Share

Sedgwick third-graders learn go

Friday April 5, 2019

UFiwE0q0Third graders at Sedgwick Elementary School, in Cupertino, CA, learned how to play go at their school’s annual Discovery Day on March 26th.  As in previous years, the school invited many presenters to teach various kinds of fun activities, such as fencing, YoYo, and robotics. Wenguang Wang, Hongya Qu, and Yi Luo, from The VMware Go Club and Santa Clara Youth Go Club, volunteered as presenters and hosted the “Learn to Play Go” session for about 100 third-graders. The same session was presented to the entire third grade (4 classes of students).  Students learned the rules of go and played a few games on 9×9 boards. They enjoyed the session, especially those who won!  Story and Photo by Wenguang Wang.

 

Share

Registration for 2019 AGHS School Team Tournament Closing Soon

Monday March 25, 2019

STT_poster“Registration for the American Go Honor Society’s School Teams Tournament closes this Sunday, March 31st,” says Promotion Head Melissa Cao, “Held on April 7 and 14 this year, the School Team Tournament is a four-round tournament open to teams of three to four players from educational institutions in the United States, Canada, and Mexico.”

Click here for more information

Click here for registration

Share

Kuksu and X’ian International youth go tournaments

Monday March 25, 2019

Screen Shot 2019-03-23 at 2.04.15 PM “We have been invited to send teams to two youth tournaments in Asia,”  reports AGA President Andy Okun. “With all expenses paid for kids once they arrive, this is an  an incredible go-related cultural experience for the price of round trip air fare.”  The Kuksu Mountain tournament will be held August 2-7, in scenic Jeollanamdo Province, South Korea.  Youth teams will be attending from all over the world, and participants will compete in multiple tournaments, with prizes in various rank brackets.  Go related side events and local tourism are part of the program as well.  Organized by the Korean Baduk Association, the popular event will be held for the sixth time this summer.  Any AGA youth 18 and under are eligible to attend, and a team leader is also sought.  Accompanying adults are welcome as well, but are asked to pay a $270 fee to help cover costs (as is the team leader). If you are interested in the event, or would like more information, fill out the application form here.

IMG_0704The X’ian Education Bureau is organizing an international tournament as well, for youth aged 13-18.  A four person team will be selected for this event.  The date is not set yet, but it is expected to be in mid-late August.  X’ian was the former capital of China and is rich in history and culture, and the famed terracotta army is nearby as well.  The event will include three days of competition and two of sightseeing and cultural exchange.  12-14 teams are expected to participate.   As with the Kuksu participants must pay their own airfare.  There is a $200 charge per person as well, and then all other expenses are covered.  The application form is here-Paul Barchilon, EJ Youth Editor.  Photos: Top: 2018 Kuksu tournament; Bottom: A few members of the life-size Terracotta Army, of which there are 8,000. Photo by Paul Barchilon.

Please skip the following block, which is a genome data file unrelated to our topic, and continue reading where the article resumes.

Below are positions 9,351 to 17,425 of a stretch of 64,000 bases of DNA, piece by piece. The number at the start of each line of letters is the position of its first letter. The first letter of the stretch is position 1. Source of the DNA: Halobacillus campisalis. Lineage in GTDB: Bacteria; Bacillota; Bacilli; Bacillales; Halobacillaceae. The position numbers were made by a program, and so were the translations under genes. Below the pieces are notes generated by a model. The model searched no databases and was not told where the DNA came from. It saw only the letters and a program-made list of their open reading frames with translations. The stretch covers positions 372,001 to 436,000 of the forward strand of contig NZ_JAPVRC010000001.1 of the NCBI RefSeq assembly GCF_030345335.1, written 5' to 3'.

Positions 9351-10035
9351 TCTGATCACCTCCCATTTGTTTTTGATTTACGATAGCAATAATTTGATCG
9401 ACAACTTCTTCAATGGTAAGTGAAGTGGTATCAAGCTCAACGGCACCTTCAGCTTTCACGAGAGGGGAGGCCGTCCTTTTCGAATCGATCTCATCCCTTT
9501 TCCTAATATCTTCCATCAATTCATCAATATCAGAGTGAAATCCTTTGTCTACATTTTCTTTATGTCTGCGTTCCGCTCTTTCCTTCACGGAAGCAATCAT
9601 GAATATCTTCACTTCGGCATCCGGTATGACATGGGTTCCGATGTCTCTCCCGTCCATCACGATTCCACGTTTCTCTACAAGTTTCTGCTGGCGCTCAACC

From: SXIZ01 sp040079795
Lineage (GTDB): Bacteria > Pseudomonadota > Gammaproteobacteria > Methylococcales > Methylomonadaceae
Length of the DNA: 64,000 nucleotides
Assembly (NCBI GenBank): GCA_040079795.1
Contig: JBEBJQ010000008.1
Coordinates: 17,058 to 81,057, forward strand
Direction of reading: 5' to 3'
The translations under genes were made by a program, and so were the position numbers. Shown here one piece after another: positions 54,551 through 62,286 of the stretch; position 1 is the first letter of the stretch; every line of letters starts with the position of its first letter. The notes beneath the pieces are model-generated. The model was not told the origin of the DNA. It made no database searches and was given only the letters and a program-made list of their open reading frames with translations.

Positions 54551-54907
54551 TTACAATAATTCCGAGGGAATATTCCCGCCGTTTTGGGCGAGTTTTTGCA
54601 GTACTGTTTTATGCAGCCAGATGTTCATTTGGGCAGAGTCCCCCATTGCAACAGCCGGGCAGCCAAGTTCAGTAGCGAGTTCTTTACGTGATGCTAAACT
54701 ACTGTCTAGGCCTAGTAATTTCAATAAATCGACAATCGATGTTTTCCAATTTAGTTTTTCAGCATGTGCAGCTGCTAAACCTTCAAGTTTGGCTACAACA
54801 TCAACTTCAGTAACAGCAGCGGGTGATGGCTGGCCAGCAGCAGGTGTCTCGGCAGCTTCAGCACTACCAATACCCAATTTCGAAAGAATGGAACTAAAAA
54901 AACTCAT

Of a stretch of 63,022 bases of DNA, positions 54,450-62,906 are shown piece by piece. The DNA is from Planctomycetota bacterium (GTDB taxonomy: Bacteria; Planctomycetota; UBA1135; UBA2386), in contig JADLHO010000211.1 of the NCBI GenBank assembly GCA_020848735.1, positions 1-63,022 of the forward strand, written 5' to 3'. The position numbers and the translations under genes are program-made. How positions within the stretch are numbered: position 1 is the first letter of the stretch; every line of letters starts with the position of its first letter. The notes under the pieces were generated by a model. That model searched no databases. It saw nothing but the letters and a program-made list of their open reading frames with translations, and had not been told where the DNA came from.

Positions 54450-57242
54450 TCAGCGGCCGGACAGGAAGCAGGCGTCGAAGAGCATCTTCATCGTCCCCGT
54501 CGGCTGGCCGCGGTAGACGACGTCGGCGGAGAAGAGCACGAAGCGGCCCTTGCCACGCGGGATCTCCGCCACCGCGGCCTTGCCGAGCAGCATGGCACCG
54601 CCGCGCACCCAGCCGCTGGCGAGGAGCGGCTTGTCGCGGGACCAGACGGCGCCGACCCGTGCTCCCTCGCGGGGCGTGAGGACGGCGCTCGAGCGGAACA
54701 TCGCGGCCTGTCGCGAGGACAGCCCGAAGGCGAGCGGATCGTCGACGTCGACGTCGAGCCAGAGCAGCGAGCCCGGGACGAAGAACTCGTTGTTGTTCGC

Share

Registration for 2019 AGHS School Team Tournament

Tuesday March 12, 2019

STT_poster“Registration for the 2019 American Go Honor Society (AGHS) School Team Tournament is now open until March 31st,” says Promotion Head Melissa Cao, “This year, the K-12 tournament will be held on Sunday, April 7th and Sunday, April 14th, with two rounds per day (10 AM and 1 PM PST). In order to be eligible, teams must be an educational institution, excluding online schools. Three players are needed per team to participate and an institution is allowed to have at most five teams. Players must be under the age of 20 and cannot have graduated from high school. Prizes will be awarded to the top three teams from each division.”

Click here for registration

Click here for detailed rules

-Story by Lionel Zhang, EJ Youth Correspondent.  Artwork by Melissa Cao, AGHS Promotion Head

Share

2nd AGA Girls Cup Registration Now Open

Tuesday March 12, 2019

54175240_559490127904720_497433693359439872_nRegistration for the 2nd AGA Girls Cup is now open. Modeled after the Redmond Cup, the AGA Girls Cup strives to promote go among girls and recognize the top young female players in North America. Competitors must be female, 15 or under, have an accredited rank of 10 kyu or higher, reside in the US, Canada, or Mexico, and be members of their respective national go association. The top two finishers of the online preliminary tournament will win a free trip to the 35th US Go Congress in Madison, Wisconsin to play in a best-of-three finals, courtesy of the American Go Foundation. All other competitors who complete the preliminary tournament will be eligible for a $200 scholarship to the 35th US Go Congress.

Registration is open until March 30th and the tournament will begin on April 1st. For more information about the tournament and other rules, please read the Rules and Regulations. -Story and photo by Justing Teng, AGA Youth Coordinator. Photo: Tianyi Tina Li (l) plays Melissa Cao (r) at the Girls Cup Finals in Williamsburg VA last year.

Share